North Carolina field work, part 2: vanishing

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We head for the Smoky Mountains full of confidence: the Kentucky Warblers may have proved to be elusive, but every source suggests that our new quarry will be more forthcoming. The Canada Warbler is known to be a particularly aggressive bird, likely to respond quickly to our calls; the American Redstart is a common and easy-to-find species. We will catch them easily while enduring less moisture and fewer mosquitos than before.

We pass many dangers on the way.

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The weather forecast is mildly concerning, calling as it does for thunderstorms every day, but we assure each other that weather prediction is far from a perfect science.

When we arrive in the mountains— well, we can’t be sure that we have arrived, although certainly the road has been climbing. All we can see is fog.

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Never mind; the clouds must clear sometime, right?

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We find no sign of our birds the first day. The second day, huzzah! A Canada Warbler in our hands before 10am.

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Much encouraged, we go on to catch… nothing. The fog does not lift. Periodically it rains on us. There are more mushrooms and millipedes here than I have ever seen, luxuriating in the damp. One of my rainboots develops a leak.

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One day, a pair of cautious canine faces peers over a ledge at us as we set up the mist net. They disappear, and a few minutes later are back, inspecting us from a new angle: one brown face, one spotted. The brown dog decides to say hello.

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The spotted dog runs straight through the net and, spooked, disappears, but the brown dog is unperturbed.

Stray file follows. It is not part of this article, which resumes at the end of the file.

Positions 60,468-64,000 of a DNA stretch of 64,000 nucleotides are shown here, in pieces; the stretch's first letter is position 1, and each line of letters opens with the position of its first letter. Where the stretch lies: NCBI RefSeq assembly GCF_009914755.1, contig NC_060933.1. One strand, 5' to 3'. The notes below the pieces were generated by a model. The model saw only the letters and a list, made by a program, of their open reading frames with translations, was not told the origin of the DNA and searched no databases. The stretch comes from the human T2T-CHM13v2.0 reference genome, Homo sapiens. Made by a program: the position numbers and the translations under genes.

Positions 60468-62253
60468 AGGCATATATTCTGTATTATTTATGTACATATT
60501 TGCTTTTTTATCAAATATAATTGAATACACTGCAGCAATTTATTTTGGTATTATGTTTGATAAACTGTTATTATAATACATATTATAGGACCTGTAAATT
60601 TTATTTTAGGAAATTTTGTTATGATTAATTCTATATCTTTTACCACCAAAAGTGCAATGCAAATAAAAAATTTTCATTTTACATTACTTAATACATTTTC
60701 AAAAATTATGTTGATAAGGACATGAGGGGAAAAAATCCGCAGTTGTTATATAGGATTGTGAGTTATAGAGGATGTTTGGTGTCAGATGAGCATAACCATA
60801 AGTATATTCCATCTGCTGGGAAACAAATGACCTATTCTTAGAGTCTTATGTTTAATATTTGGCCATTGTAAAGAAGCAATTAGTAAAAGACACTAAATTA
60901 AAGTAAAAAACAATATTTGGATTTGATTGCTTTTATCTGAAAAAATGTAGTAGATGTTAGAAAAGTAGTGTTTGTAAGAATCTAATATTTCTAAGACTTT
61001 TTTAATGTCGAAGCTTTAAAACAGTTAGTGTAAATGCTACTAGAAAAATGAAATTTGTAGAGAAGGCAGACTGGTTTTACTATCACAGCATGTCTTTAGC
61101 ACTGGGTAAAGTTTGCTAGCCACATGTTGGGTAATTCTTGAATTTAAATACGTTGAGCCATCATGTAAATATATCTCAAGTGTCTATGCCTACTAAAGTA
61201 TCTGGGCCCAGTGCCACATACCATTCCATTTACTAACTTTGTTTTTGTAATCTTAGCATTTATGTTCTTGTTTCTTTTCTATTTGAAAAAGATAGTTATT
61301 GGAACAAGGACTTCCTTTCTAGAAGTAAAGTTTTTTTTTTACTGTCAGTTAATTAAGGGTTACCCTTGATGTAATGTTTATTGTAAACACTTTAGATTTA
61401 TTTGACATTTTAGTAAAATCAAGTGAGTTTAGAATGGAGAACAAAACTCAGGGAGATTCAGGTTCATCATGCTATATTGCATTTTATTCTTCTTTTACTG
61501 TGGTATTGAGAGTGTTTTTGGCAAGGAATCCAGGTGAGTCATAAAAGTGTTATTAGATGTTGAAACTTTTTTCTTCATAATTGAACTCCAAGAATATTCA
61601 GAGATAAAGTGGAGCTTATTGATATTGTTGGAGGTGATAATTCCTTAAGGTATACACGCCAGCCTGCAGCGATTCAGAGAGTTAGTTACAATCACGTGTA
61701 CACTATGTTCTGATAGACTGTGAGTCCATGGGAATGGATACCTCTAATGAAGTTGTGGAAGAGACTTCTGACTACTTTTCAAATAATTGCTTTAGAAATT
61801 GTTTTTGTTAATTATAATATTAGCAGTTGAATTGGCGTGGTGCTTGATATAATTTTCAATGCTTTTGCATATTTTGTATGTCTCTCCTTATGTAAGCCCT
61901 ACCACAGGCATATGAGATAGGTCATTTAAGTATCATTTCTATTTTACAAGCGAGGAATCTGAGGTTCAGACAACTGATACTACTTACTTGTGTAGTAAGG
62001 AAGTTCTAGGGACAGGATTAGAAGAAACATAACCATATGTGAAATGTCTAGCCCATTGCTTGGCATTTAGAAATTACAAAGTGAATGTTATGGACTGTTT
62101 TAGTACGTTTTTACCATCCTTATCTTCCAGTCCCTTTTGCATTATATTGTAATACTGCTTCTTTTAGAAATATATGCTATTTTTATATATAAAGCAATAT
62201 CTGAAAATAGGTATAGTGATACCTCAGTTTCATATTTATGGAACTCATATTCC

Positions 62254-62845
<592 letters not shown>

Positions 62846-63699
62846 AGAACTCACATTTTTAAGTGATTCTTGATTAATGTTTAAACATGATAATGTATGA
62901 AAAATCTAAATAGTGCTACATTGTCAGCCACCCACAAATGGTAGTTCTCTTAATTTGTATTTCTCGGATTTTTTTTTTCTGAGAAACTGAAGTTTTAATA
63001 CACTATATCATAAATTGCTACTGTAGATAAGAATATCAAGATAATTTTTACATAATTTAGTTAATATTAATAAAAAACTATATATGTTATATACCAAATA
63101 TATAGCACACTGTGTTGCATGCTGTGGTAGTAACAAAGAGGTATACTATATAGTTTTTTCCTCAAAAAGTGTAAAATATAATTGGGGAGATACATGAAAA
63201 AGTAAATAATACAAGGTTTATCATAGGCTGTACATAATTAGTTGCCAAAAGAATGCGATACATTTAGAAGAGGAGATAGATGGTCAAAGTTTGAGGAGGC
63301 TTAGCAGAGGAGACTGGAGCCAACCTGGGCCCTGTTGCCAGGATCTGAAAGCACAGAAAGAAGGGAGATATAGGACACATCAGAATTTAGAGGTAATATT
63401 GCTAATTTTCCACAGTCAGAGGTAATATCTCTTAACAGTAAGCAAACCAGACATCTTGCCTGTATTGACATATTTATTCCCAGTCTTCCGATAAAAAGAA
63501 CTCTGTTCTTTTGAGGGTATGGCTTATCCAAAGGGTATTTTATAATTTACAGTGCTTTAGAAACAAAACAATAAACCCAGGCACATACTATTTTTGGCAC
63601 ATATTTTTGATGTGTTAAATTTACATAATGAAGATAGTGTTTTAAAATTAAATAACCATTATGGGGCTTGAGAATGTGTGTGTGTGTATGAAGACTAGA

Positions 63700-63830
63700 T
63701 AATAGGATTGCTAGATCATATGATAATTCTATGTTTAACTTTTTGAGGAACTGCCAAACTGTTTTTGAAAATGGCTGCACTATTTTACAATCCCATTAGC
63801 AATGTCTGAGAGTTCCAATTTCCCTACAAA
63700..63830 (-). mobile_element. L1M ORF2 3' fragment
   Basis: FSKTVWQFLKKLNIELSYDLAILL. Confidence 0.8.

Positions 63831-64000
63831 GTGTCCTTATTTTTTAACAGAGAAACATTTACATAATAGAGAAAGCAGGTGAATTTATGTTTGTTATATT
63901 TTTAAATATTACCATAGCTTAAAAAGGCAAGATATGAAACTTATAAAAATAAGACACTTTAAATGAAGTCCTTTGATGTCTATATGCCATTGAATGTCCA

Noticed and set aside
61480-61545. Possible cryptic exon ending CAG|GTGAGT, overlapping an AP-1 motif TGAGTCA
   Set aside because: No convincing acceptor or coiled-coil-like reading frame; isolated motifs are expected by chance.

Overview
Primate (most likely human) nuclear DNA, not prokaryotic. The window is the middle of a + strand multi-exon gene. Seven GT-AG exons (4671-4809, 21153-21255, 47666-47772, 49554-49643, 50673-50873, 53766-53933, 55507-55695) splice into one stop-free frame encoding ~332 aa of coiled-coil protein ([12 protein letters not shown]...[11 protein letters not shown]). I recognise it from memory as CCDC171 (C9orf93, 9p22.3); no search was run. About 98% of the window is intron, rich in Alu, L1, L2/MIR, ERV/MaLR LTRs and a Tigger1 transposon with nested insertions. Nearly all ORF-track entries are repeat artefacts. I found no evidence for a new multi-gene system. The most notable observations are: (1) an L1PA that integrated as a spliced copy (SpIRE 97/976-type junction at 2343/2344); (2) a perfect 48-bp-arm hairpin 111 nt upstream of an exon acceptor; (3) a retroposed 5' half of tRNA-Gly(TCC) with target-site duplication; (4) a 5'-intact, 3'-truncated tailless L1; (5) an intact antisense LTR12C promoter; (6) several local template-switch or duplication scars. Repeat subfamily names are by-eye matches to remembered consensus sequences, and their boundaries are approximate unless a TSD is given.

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Christen holds a rope to the mist net in one hand while she tries to keep the dog away from the net with the other.

The spotted dog returns but hangs back shyly. Her collar says SISSY among the various GPS components.

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We pack up the net and hike on, and the dogs come with us.

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There is no sign of the dogs’ owner, and they seem perfectly happy to accompany us. When we give up on the birds, again, and return to the trailhead, I text the number on the brown dog’s collar to check that the dogs are not lost.

“Where are you?” comes the reply. “Can you keep them with you? I’ll be right there.”

Keeping the dogs with us is not a problem, especially when we share our lunches with them. Even nervous Sissy calms right down after food.

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Their owner, when he arrives, explains that he took them “running hogs” three days ago and they were too excited to come back. “I got one still out there somewhere,” he says unconcernedly. “One time they were gone two weeks.” The GPS collars are meant to help him locate them, but the wet weather seems to be interfering with the signals.